Aug 302012

So I’ve gotten this crazy idea into my head that I can write a script that will detect whether you have a USB WiFi dongle plugged in, whether you have the right drivers installed, and if you do, then it will ask you for WiFi details and attempt to connect. Or if you don’t have the right drivers / firmware etc, it will detect what hardware you have and install the right devices.

Now, in order to do that, I need to do some data gathering. The information that I need ?
Is this –
If you have a USB wifi adapter plugged into your Raspberry Pi, run these commands, and post the output into the comments.

Run lsusb first, to determine the Bus and Device that the USB Wifi adapter is on, and then run lsusb with the -v and -s arguments to display just the information relevant to the WiFi Adapter.

Bus 001 Device 001: ID 1d6b:0002 Linux Foundation 2.0 root hub
Bus 002 Device 001: ID 1d6b:0001 Linux Foundation 1.1 root hub
Bus 003 Device 001: ID 1d6b:0001 Linux Foundation 1.1 root hub
Bus 004 Device 001: ID 1d6b:0001 Linux Foundation 1.1 root hub
Bus 005 Device 001: ID 1d6b:0001 Linux Foundation 1.1 root hub
Bus 001 Device 006: ID 0c45:627b Microdia PC Camera (SN9C201 + OV7660)
Bus 004 Device 002: ID 0846:6a00 NetGear, Inc. WG111v2 54 Mbps Wireless [RealTek RTL8187L]
lsusb -v -s 004:002

If I can get enough information, then I may be able to write the script !

Thanks !

Aug 112012

Part 1 – How to create a wireless network on your RPi
Part 2 – How to make your RPi into a Wireless Access Point
Part 3A – Issues with HostAPD ? Click here
Part 3B – Issues with HostAPD ? Click here!

In Part 3, we will turn the Raspberry Pi into a router. The Pi will use the ethernet port as the “WAN” port, and the wireless adapter as the “LAN” side of things.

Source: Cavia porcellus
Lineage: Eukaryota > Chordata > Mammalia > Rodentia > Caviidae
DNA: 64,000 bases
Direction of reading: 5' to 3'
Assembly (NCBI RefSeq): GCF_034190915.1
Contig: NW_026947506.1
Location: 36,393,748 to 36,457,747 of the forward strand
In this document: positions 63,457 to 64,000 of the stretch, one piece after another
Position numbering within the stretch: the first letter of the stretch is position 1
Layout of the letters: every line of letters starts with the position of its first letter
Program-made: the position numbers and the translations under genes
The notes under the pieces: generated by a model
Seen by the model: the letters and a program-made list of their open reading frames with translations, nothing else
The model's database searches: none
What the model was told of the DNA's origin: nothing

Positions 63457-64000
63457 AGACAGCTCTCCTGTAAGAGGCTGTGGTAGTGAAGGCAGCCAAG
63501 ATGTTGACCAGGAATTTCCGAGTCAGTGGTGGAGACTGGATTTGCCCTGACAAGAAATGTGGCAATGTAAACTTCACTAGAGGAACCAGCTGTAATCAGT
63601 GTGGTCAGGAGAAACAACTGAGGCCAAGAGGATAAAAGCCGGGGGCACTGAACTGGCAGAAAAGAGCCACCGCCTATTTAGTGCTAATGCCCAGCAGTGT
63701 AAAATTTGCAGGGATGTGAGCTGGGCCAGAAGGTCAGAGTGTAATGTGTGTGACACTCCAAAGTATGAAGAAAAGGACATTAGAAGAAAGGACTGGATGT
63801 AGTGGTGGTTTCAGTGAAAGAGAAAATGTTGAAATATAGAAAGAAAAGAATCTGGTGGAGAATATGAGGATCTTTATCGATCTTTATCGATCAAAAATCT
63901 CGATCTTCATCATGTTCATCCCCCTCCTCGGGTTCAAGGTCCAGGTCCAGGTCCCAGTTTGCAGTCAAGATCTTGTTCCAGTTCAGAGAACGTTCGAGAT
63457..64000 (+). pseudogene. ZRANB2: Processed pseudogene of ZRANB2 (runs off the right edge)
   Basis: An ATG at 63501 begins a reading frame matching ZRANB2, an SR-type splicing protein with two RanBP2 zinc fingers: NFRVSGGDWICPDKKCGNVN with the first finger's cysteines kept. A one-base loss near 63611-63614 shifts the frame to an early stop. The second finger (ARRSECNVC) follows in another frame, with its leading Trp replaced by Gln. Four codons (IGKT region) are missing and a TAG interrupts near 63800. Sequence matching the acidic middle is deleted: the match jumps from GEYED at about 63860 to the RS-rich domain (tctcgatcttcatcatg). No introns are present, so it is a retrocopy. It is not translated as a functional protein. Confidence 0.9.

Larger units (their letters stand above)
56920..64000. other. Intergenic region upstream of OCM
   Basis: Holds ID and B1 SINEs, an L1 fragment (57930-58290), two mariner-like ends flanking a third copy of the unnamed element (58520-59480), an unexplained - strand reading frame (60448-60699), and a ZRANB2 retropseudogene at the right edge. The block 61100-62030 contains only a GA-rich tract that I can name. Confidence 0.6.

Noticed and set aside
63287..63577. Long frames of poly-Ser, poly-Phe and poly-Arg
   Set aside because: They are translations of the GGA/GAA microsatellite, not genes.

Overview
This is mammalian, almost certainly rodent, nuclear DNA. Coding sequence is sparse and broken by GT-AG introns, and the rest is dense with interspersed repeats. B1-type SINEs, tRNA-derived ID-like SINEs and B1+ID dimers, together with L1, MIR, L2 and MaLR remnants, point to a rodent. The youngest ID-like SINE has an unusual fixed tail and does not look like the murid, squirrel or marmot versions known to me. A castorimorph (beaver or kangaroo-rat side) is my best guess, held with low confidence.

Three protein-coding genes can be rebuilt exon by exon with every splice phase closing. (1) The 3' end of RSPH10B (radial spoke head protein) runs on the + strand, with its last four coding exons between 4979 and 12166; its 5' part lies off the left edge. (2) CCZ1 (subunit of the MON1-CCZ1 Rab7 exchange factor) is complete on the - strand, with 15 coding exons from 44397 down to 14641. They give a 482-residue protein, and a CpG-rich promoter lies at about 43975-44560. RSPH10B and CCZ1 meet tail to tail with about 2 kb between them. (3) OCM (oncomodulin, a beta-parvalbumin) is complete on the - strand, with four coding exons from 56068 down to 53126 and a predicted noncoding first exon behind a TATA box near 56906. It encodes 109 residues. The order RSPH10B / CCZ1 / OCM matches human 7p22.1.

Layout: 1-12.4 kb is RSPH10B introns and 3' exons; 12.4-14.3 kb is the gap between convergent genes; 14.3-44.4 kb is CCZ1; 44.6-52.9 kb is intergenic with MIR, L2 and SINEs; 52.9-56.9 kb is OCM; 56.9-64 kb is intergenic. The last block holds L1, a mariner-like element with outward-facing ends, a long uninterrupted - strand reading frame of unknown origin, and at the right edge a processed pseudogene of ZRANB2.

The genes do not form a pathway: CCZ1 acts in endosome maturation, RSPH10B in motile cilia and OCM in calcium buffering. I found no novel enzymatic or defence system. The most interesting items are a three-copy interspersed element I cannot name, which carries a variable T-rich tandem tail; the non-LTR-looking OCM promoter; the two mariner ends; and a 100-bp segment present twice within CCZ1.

First thing we need to do is to enable packet forwarding.
In the file /etc/sysctl.conf, we need to uncomment the following line (should be line 28).


After changing that, run this command to re-read the sysctl.conf file

sysctl -p

We will also need to install the iptables utilities if they are not already installed, and alter the dnsmasq.conf file so that dnsmasq will assign a gateway to the computers.

Firstly we install iptables.

apt-get install iptables

Then we will add this line to dnsmasq.conf.
The IP address is the same one we gave to the WiFi adapter back in Part 1


We will need to create an iptables script to tell the Raspberry Pi to forward packets from the WiFi interface to the LAN interface. This script will need to run at startup in order for it to be a router.
I have created the following file in /etc/network/if-up.d/ called router. By placing the script in that directory, it will be run every time the Raspberry Pi comes online.
This file contains the following lines

iptables -F
iptables -X

iptables -A INPUT -i lo -j ACCEPT
iptables -A OUTPUT -o lo -j ACCEPT
iptables -A INPUT -i wlan0 -j ACCEPT
iptables -A OUTPUT -o wlan0 -j ACCEPT

iptables -A POSTROUTING -t nat -o eth0 -j MASQUERADE
iptables -A FORWARD -i wlan0 -j ACCEPT

After creating this file, make it executable by using this command

chmod +x /etc/network/if-up.d/router

Once that router.sh file has been run, it should start forwarding traffic from the WiFi Interface to the LAN interface !

** UPDATE **
As a few people have found out, the IP address of the Pi does not get set correctly until you take down wlan0 and bring it back up after hostapd starts.
I have not found out why yet, but the workaround I am currently using consists of editing /etc/init.d/hostapd, and modifying the start case statement to include ifdown wlan0 && ifup wlan0 at the end of it.
I failed to copy the statement I am talking about, but if you’re familiar with scripting it shouldn’t be too hard to figure out. Otherwise I’ll get the code I modified up here soon.

** UPDATE 2 **
Looks like a Pi user has successfully gotten hostapd running on the realtek devices.
Info can be found here